When it comes to competition, many see it as a race, but people with a vision, see it as a marathon. H&K Outdoor Power in Henderson, Kentucky, started in 2000, and the owner sees a benefit to running a stable and long-standing business.
Trey Hodge was inspired by his grandfather who had a Snapper dealership. Even though he had retired, the seed was planted for young Trey. After joining the Air Force and serving for 13 years, he restarted a new business outside of where the original location stood.
We sat down and chatted with Trey Hodge on how having a business that stands the test of time helps it beat the competition.
How do you set yourself apart from similar businesses?
Trey: “The competition has faded away, given the fact that we’ve got 20 years of endurance in this. It’s rare to have a business that weathers the pros and cons, and ups and downs. To be stable and in business for that long, and open six days a week for the last 20 years, is crucial.”
Can you talk a little bit about your role and key responsibilities?
Trey: “I probably do a bit of everything, but a large part of my role revolves around warranty. I haven’t been able to relinquish my warranty responsibilities in terms of preparation. I do have associates that file it after that initial work is complete. Overall, customer service and warrantee comprise a big part of my day.”
What would you say is the toughest part of your job?
Trey: “The toughest part of my job is turning a mad customer into a loyal one. To manage that, I hear their concern and show them, quickly, that I care about their concern. I just don’t turn my back on them. After doing some active listening, I ask them what it would take to solve the issue, and we take it from there.
“To build rapport, I usually try to talk about something off-subject that they enjoy, such as their kids, for example. Most customers that are upset are experiencing other things in their life that’s causing distress. I listen to those concerns because, often, it’s not just their lawn equipment. It has to do with other important life issues.”
When did you implement c-Systems, and what was the initial reason for it?
Trey: “November 2018 is when we went live with c-Systems. The warranty was a huge part of our initial reasoning. At the time, our system was not tracking warranty. It did do our counter functions, inventory and point of sale, but it didn’t specify warranty categories where I could control warranty within that system.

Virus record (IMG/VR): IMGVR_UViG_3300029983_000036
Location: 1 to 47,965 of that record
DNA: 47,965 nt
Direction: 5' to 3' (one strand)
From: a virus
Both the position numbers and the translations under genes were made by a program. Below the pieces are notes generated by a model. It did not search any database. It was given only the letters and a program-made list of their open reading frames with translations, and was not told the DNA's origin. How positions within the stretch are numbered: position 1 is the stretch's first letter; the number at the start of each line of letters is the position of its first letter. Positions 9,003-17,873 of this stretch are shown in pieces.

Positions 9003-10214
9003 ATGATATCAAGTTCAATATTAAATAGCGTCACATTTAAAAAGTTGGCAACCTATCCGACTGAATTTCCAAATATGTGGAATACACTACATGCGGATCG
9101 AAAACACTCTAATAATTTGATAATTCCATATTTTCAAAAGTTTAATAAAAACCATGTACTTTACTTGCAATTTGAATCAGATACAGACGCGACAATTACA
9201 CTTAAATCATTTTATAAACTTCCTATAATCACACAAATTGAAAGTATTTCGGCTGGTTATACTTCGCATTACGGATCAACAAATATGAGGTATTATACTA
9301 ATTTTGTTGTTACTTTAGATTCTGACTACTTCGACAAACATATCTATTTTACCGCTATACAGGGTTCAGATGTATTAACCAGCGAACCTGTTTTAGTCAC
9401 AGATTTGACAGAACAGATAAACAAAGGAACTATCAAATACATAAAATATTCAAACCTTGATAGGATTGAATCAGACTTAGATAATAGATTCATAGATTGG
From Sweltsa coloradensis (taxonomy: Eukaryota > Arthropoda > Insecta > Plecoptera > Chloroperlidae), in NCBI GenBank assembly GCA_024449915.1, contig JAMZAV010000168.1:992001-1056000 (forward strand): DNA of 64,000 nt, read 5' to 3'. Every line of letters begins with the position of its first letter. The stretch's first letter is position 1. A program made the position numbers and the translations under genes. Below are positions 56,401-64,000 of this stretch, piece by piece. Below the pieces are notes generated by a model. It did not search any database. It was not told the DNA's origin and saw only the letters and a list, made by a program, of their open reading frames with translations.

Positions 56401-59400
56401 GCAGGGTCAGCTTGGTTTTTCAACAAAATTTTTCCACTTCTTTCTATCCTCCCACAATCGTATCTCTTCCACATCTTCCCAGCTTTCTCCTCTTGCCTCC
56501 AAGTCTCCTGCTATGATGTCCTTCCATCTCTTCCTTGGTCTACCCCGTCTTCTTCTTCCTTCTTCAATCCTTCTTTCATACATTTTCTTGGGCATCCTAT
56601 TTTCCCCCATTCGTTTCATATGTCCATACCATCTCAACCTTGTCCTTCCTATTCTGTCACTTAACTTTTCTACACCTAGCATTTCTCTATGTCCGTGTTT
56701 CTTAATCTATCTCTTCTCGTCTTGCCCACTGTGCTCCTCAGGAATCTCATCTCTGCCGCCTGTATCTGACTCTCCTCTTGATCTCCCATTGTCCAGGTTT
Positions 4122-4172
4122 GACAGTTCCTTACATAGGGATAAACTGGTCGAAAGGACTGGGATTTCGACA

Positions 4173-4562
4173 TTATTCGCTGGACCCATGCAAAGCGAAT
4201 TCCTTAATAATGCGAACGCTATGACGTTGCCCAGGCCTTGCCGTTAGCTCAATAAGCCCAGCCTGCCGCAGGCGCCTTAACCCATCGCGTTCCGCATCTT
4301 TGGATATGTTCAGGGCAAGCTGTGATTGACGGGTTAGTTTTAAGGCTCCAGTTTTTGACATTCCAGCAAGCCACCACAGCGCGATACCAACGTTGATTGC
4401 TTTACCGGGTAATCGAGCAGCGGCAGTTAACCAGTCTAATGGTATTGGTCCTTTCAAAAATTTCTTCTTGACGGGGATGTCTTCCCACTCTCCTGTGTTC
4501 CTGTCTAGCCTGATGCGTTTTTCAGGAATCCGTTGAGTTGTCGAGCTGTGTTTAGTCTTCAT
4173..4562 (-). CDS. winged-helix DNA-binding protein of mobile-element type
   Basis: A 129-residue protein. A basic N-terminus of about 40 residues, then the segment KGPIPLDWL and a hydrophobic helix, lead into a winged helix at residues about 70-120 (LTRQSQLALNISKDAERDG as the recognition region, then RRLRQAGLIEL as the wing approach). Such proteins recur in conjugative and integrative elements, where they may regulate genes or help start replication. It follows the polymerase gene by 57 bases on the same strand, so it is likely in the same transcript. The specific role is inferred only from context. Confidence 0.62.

“That was a huge reason why I took the plunge and invested in c-Systems; I liked that it monitored and controlled a problem that we had with warranties. Now that I’ve had it for a year, I definitely see other things that we have improved on in our system by making the switch.”
Can you walk me through the implementation process?
Trey: “We have 13 employees between our two locations. When we onboarded, for one or two weeks, we were on direct support with a c-Systems team member. His knowledge of the product was incredible, so it helped streamline our operation.
What would you say are some of the must-haves when it comes to a system like this?
Trey: “The warranty side of it, and the ease of daily use of the system. The primary things such as repair and sales orders are vital, as is usability, where it makes it less complicated to do everyday tasks. Being very user-friendly is crucial.”
“c-Systems is that way. If the person does what they’re trained to do, the system is wonderful.”
What are some of the things that make c-Systems easy to use?
Trey: “I like the repair module. Once we load the units in, you can see it populate the returning customer’s equipment for you. That makes it very fast once that groundwork’s set; I love that.
“It is a fairly streamlined process, for the most part, to intake people and just sell over the line using the F3 screen. ChargeIt Pro tying directly into that and working directly with c-Systems is crucial.”
How much has c-Systems contributed to the overall success of your dealership?
Trey: “I envision that we’re going to have a huge improvement. With the enhanced efficiencies, it’s like we’ve added several extra people who are not on the payroll”.